Replace "${LINE}" with the sample name.
    The output files are stored in cmd/stat directory. *.readct

  3. Local realignment at known indel regions (see GATK)
    ./sample1.sh -t localRealignIndel

    The output file is stored in the cmd directory. *_markdup.indel_realign.bam

  4. Base quality score recalibration (see GATK)
    ./sample1.sh -t recal

    The output file is stored in the cmd directory. *_recal.FULL.bam

Phase 3: Variant Calling and Depth Coverage Statistics

Phase 3 calculates the depth of coverage for the sample at the target interval level and the genome level. This phase also calls the variants (SNVs and indels) and then annotates these variants (dbSNP ID, functional and gene annotation).
  1. Calculating the depth of coverage in the target region
    cd Sample_sample1/cmd
    ./sample1.sh -t target_coverages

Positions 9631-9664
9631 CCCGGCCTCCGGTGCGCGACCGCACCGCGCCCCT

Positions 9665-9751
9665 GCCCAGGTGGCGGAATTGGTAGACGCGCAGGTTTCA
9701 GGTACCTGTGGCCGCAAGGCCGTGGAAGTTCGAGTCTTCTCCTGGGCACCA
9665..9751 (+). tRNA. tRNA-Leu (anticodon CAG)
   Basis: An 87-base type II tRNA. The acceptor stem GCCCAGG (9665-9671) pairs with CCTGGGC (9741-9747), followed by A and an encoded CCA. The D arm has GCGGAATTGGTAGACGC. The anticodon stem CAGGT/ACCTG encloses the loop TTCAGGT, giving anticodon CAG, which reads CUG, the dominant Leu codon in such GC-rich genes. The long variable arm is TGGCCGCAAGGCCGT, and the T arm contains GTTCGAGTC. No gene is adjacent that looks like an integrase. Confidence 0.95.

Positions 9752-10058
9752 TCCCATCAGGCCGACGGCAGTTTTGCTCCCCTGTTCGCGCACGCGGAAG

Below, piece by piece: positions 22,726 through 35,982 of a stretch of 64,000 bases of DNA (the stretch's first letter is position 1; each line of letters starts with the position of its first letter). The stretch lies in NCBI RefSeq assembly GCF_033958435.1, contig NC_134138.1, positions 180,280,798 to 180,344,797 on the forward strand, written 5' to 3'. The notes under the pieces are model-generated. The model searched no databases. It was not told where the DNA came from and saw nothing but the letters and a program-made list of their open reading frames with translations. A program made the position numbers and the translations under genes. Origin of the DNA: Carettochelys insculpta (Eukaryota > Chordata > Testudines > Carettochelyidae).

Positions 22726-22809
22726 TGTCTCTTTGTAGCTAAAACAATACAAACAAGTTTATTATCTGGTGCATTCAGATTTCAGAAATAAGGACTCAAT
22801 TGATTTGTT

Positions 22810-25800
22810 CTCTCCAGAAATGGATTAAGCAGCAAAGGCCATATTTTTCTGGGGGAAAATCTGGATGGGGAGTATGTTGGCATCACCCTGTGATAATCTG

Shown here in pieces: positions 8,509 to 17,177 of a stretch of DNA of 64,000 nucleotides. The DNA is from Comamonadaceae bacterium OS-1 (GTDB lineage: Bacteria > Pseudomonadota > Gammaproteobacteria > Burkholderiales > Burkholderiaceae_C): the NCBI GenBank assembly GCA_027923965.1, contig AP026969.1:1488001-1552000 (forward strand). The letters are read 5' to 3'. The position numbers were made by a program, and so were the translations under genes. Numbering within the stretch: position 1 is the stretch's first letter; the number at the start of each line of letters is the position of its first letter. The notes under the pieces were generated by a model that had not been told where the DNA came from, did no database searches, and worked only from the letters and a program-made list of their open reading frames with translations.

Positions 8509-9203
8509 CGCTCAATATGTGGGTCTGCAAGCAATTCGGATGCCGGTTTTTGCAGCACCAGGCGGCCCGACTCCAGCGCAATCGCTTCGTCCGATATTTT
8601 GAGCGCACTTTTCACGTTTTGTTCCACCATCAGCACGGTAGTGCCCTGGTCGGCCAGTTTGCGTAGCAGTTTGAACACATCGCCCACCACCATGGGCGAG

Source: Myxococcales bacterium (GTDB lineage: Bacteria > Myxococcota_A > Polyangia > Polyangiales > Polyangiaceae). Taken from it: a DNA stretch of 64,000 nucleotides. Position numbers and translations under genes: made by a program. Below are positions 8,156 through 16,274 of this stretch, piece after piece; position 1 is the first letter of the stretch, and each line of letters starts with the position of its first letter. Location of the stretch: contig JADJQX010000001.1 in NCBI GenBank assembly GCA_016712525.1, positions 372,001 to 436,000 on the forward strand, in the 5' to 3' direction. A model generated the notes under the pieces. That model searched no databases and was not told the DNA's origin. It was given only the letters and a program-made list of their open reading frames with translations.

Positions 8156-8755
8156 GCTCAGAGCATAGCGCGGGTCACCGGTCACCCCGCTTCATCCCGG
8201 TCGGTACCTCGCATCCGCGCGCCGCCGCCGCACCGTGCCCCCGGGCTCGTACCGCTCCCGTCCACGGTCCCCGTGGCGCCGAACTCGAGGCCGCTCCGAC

The output files are stored in the cmd/stat directory. *_recal_target.sample*

  2. Calculating the genomic depth of coverage
    ./sample1.sh -t genome_coverages

    The output files are stored in the cmd/stat directory. *_recal_genome.sample*

  3. Variant detection of SNVs and Indels
    ./sample1.sh -t snpcal

    The output file is stored in the cmd/vcf directory. *_recal.FULL_mbq_20_mmq_30_filtered_nomask.vcf

  4. Variant annotation
    ./sample1.sh -t snpAnnotation

    The output file is stored in the cmd/vcf directory. *_recal.FULL_mbq_20_mmq_30_filtered_nomask_snpeff.vcf

  5. Collecting quality metrics from various output files
    ./sample1.sh -t collectSPeekMetrics

    The output file is stored in the cmd directory. sample_speek.txt
    This file has information useful for assessing sequencing quality of the sample in this run, such as read count, duplicate rate, depth of coverage, etc.

Phase 5: Importing quality metrics into MySQL tables

Phase 5 connects to the SneakPeek's MySQL database and import the data in sample_speek.txt.
cd Sample_sample1/cmd
./sample1.sh -p5